The Seed Capital scheme, which RVO implements on behalf of the Ministry of Economic Affairs and Climate (EZK), has existed for 15 years. Thanks to the scheme, the Dutch venture capital market has expanded enormously since 2005 and access to venture capital for start-ups has improved significantly. 87 Seed Capital funds have already been set up to provide 472 start-ups with venture capital. In total, more than € 414 million was invested, of which around € 203 million came from the government.
Thanks to these investments, good results have been achieved over the past 15 years. To commemorate its 15th anniversary, the Netherlands Enterprise Agency (RVO) publishes the anniversary book “Innovative Netherlands in bloom – 15 years of Seed Capital 2005 – 2020”.
It contains interviews with a number of fund managers, in which some examples of success of participations pass in review. The Ministry of Economic Affairs and Climate (EZK), the Ministry of Health, Welfare and Sport (VWS) and some advisory committee members also give their views on the scheme. Finally, the results of the past 15 years are clearly presented at the back. You can download the publication here (Dutch PDF).
The Seed Capital scheme has been further developed in recent years. For example, since the end of 2016 it has been possible to open sector-specific tenders that tie in with important economic and social themes such as sustainability, agri-horti-food and e-health. The separate e-health tender from the Ministry of Health, Welfare and Sport (VWS) is a good example of this.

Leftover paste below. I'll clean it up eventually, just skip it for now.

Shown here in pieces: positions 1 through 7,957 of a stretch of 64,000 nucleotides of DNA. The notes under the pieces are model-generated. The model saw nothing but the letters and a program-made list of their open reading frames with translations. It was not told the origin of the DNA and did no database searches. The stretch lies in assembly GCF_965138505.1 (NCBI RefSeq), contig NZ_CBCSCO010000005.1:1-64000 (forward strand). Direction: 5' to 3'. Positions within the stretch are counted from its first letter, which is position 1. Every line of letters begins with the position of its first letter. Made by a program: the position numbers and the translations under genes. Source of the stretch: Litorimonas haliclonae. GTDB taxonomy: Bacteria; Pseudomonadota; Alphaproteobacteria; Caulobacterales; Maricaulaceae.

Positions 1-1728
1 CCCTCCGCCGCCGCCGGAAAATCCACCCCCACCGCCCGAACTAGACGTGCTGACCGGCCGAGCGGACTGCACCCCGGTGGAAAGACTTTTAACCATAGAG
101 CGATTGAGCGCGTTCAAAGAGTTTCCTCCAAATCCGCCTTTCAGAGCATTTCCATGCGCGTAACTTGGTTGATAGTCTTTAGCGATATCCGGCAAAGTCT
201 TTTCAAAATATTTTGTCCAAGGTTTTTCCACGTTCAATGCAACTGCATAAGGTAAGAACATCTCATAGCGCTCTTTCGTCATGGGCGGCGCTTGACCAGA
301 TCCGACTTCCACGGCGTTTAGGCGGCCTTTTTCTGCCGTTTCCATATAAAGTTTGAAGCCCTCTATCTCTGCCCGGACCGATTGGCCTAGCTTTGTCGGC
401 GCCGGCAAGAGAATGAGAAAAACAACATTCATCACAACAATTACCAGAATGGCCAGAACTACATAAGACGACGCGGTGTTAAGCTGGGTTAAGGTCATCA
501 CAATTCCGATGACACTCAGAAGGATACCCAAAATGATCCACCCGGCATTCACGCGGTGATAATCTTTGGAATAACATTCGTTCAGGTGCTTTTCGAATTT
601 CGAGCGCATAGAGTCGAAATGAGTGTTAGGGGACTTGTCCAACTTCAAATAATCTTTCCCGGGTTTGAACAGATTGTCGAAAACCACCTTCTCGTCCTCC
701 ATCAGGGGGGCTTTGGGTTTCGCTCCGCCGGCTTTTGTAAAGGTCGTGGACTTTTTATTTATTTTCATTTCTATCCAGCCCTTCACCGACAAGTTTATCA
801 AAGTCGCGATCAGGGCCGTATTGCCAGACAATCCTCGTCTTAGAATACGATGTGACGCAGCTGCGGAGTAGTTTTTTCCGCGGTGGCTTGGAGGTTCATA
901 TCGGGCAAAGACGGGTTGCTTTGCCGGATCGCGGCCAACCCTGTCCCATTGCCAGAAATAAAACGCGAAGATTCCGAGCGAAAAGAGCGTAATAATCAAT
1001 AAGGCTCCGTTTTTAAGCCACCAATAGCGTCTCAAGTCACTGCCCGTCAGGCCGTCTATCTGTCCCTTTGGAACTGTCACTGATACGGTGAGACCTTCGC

In addition, a separate section was opened in 2017 especially for couples of business angels: the Seed Business Angel scheme. Through this scheme, business angels deliver ‘smart money’ to start-ups in the very early stages of life by supporting them with their knowledge, network and experience.
The Seed Capital advisory committee looks back with pride on the past 15 years and sees that the scheme is still desperately needed. Initially, mainly funds were set up with a focus on IT and life sciences. In recent years, more and more new funds have been added that focus on food, social impact and clean tech, for example. Chairman of the advisory committee Michel van Bremen therefore sees the Seed Capital scheme as a kind of icebreaker for new sectors: “Every time a new sector arises, the Seed Capital scheme attracts investors to it. Without the support of the Seed Capital scheme, they would not have dared to invest. After all, new segments are risky. ”
The Dutch health market benefits from e-health innovations due to the increasing demand for care. In order to attract more risk capital in this sector, the Ministry of Health, Welfare and Sport sought cooperation with EZK. In 2017, this resulted in the opening of a separate e-health tender within the Seed Capital scheme. NextGen Ventures is one of the Seed Capital funds that was established thanks to this tender and that helps e-health start-ups in their development. According to fund manager Matthijs Blokhuis, the Seed Capital scheme makes NextGen Ventures easier and attracts more investors: “The fact that we meet the requirements for Seed Capital inspires confidence among investors. That makes it more attractive for me as a fund manager to invest early in start-ups in a risky market. ”
Over Seed Capital
The Seed Capital-scheme is aimd at innovative techno- and creative startups who need access to risk capital investment. Since January 1, 2021 a new rond of the Seed Capital-regeling is open and investors can apply for funding to establish a new Seed Capital fund.